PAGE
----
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If a police officer pulls you over for drinking and driving, he needs to determine your BAC level. With a BAC level, he can get proof that you are over the legal drinking limit. Getting that level is as simple as administering a test. However, there are several different BAC tests. Find out how an officer can test you, and learn about which test might be best for you.
The Breathalyzer is, by far, the most common of the BAC tests. However, they aren’t common because they are the most effective. They’re common because they are easy for officers to use and carry with them. As small and lightweight devices, breathalyzers are easy to bring on patrols. They also deliver immediate results, allowing an officer to measure your BAC level within minutes.
A breathalyzer works by measuring the amount of alcohol that travels through the blood vessels in your lungs and comes into the breathalyzer. In general, breathalyzers deliver accurate enough results for a prosecutor to build a DUI case against you. Fuel cell sensor breathalyzers are particularly well-accepted. However, breathalyzers aren’t perfect.
The issue with BAC tests like this one is that it makes assumptions. For example, it assumes that every person who breathes into the test has the same traits. But this isn’t the case; everyone is different. The readings from the breathalyzer can be inaccurate. Additionally, the tests can be affected by environmental issues. If there is paint, glue, or other chemicals at the time of the reading, the results of your test may not be correct.
Not as common as breathalyzers, urine tests are one of the BAC tests used when there are no other alternatives. There are a few reasons for this. For one, it’s very intrusive. It’s much more intrusive than breathing on a breathalyzer. Secondly, it can be inaccurate. Urine tests tend to have a BAC that’s higher or lower than your actual blood alcohol level. Lastly, urine tests cannot occur at the time of the incident. Most urine samples occur long after an arrest. Alcohol could take about two hours to show up in a urine test, and it can show up in the test for up to 23 hours after. When you have a urine test as evidence against you, it may not be reliable. Most officers avoid issuing urine tests unless they are absolutely necessary.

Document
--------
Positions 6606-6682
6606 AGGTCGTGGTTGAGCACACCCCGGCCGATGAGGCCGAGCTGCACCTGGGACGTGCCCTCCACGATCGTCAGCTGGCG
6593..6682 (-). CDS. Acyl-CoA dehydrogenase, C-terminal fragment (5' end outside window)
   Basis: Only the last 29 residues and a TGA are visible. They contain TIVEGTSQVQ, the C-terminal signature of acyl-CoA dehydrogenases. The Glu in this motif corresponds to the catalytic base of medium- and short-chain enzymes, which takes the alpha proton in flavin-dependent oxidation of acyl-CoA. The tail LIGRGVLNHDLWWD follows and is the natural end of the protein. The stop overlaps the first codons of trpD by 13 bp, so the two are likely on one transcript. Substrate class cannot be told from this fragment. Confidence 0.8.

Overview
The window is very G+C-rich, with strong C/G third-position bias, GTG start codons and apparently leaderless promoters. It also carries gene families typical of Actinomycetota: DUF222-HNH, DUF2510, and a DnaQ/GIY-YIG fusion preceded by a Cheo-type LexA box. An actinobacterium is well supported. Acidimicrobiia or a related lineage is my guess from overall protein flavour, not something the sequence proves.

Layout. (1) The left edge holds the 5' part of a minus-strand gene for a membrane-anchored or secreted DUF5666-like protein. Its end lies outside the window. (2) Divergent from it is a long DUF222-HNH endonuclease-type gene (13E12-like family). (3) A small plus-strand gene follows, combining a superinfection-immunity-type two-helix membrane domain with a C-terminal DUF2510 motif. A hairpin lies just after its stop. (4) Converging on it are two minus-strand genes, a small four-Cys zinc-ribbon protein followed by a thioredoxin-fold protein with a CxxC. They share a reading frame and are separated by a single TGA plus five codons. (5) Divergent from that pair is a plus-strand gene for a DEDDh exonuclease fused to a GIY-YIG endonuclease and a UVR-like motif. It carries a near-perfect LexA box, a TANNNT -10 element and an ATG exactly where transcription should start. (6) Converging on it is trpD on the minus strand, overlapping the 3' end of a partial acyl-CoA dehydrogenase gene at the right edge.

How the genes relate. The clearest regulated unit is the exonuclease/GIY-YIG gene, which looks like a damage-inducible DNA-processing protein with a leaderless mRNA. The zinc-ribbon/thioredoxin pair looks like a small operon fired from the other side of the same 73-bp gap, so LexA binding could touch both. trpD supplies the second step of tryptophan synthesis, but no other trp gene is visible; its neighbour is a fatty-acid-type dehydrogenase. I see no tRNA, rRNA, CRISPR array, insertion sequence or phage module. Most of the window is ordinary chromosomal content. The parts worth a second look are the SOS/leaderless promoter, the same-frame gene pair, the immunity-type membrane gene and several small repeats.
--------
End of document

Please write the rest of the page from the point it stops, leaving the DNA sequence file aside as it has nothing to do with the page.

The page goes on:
Urine tests occur the way you might imagine. After you give an officer a sample of your urine, he needs to send it to the lab for testing. Like blood BAC tests, this leaves your sample vulnerable to tampering. It’s a far from perfect method of testing your BAC.
An officer has a right to get a blood test from you. If you refuse, you could face a license suspension and other consequences. The blood test works similar to all the other BAC tests in that it measures the level of alcohol in your body. However, this test uses a sample of your blood to determine that level. Although it isn’t perfect, the blood test tends to be more accurate than urine or breath tests. There is a chance of inaccuracy due to issues in the lab. No lab test is impervious to human error.
To administer the blood test, there needs to be a blood draw. Then, the sample goes to the lab for testing. Although it’s a simple test, it is slightly invasive.
BAC testing differs by state. In Rhode Island, the state is quite strict when it comes to drinking and driving. The BAC for a DUI charge is .08 and above. However, those who are under 21 can face a DUI charge for a BAC of between .02 and .08.
An officer may request you to do a field sobriety test, a blood test, or a breathalyzer. If you fail to take one of the BAC tests, you will face penalties. The Implied Consent law stipulates that you need to comply with the officer. If you refuse to do so, you may face community service, a six-month license suspension, drunk driving school, fines, or an alcohol treatment program.
Although the penalty for refusing one of the BAC tests may seem high, you may want to consider refusing it. If your test results come back with a very high BAC, it can hurt your case in court. It will take an experienced lawyer to dispute the results of a BAC test, and there are no guarantees.
It’s important to note that you only can refuse a BAC if your situation was harmless to others. If you operated a vehicle and caused serious injury or a fatality, an officer can deny your right to refuse a BAC.
If you do choose to take a BAC test, you should request a breathalyzer or urine sample. Because of their inaccuracies, they are easier to dispute in court than a blood test. With the right lawyer, you can find yourself out of trouble.